Housing

This Is the American City Where Houses Sell the Slowest

The U.S. real estate market is on fire. This is driven by low mortgage rates, solid incomes among middle and upper-class Americans, and the desire of people to move out of America’s largest cities, particularly on the East and West Coasts, often due to worries about the spread of COVID-19. S&P Case Shiller, the gold standard of home price measurement, shows national prices have risen by over 10% a month year over year for several months. In some markets, the number is much higher. Inventory in many markets has dropped due to brisk sales. This tightening has driven some home prices even higher and caused bidding wars for some houses. The demand for homes, however, is uneven from city to city.

Realtor.com looked at the markets where homes are selling the fastest and those where they are selling the slowest. Its analysis for April covers the 250 largest markets by population and is limited from that to one per state. The median number of days a home was on the market during the month was 43. In its analysis, realtor.com’s experts wrote:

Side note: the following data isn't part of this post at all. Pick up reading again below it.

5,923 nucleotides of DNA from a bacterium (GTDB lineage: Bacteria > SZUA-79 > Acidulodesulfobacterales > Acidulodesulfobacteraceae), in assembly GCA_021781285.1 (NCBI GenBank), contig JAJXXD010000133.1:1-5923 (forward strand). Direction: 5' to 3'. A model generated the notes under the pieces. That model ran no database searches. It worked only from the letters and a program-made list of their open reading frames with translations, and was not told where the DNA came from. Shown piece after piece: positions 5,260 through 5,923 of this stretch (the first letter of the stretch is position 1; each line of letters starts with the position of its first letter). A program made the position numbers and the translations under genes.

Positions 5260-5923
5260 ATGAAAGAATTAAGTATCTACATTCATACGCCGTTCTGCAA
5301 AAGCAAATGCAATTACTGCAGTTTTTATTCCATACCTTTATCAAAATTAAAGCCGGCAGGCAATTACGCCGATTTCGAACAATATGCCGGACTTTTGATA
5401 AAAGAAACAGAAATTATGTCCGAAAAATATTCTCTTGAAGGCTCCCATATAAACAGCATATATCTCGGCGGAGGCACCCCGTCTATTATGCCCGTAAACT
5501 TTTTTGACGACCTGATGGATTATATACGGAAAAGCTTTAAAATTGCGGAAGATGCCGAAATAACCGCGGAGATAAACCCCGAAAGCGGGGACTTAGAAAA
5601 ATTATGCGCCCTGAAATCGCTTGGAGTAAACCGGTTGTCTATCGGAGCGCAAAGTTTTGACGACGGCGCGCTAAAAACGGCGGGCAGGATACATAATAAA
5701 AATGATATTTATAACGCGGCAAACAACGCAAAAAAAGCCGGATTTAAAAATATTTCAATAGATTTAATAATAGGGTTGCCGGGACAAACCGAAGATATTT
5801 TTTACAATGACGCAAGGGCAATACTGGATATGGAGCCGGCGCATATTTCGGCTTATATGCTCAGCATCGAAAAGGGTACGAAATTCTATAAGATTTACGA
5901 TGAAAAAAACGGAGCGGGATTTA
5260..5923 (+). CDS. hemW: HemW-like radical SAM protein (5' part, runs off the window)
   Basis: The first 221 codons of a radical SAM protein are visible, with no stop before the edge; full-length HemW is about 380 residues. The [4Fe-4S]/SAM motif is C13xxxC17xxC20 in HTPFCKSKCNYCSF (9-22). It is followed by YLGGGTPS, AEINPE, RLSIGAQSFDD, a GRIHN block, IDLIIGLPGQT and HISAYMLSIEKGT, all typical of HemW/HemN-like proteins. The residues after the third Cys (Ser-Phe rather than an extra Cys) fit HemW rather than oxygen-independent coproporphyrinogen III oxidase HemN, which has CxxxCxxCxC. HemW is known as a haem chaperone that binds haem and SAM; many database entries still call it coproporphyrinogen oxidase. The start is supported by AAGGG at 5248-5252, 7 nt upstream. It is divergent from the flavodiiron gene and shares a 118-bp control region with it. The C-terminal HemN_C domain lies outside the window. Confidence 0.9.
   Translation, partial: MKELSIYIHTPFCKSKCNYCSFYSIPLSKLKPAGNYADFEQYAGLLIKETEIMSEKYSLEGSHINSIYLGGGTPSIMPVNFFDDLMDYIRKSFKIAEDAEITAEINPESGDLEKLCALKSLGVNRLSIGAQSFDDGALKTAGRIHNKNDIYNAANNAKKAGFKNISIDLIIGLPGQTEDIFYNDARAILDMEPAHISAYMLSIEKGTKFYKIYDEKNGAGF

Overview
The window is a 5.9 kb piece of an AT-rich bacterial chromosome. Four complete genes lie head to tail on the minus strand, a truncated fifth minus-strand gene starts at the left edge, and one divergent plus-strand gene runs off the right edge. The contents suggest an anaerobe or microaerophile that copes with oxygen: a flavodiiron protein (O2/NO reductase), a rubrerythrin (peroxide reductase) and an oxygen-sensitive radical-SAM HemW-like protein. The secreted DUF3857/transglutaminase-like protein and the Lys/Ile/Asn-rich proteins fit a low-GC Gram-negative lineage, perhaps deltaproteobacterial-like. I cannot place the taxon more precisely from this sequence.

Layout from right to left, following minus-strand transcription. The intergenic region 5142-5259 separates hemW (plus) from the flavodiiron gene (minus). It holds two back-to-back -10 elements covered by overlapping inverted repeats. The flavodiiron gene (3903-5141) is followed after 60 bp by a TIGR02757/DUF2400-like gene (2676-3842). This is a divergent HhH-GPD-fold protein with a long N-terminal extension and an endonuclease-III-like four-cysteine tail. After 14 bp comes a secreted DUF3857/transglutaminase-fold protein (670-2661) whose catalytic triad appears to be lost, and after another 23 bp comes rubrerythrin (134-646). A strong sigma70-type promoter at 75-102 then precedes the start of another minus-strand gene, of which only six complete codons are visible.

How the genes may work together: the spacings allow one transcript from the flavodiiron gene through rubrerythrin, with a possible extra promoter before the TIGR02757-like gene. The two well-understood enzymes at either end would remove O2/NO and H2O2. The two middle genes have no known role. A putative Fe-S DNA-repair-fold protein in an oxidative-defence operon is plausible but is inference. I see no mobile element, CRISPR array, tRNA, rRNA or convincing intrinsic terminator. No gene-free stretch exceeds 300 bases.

On the other end of the spectrum, homes are moving slower in areas that have been affected more economically by the pandemic. To be clear, these markets aren’t languishing by any means; many are taking about the same time to sell as the average home sold just a year ago.

The market with the slowest home sales pace is Homa, LA where the median number of days is 79. The single biggest problem is employment in the area which has been affected by one factor. “In May 2020, the unemployment rate spiked to 11.2% as big oil and gas companies along the Gulf Coast laid off workers.” The industry has begun to recover because of rising oil prices, so the situation in Homa could change. And, the market is affordable. The median home price is $237,500.

Click here to read see the market where home prices are rising least.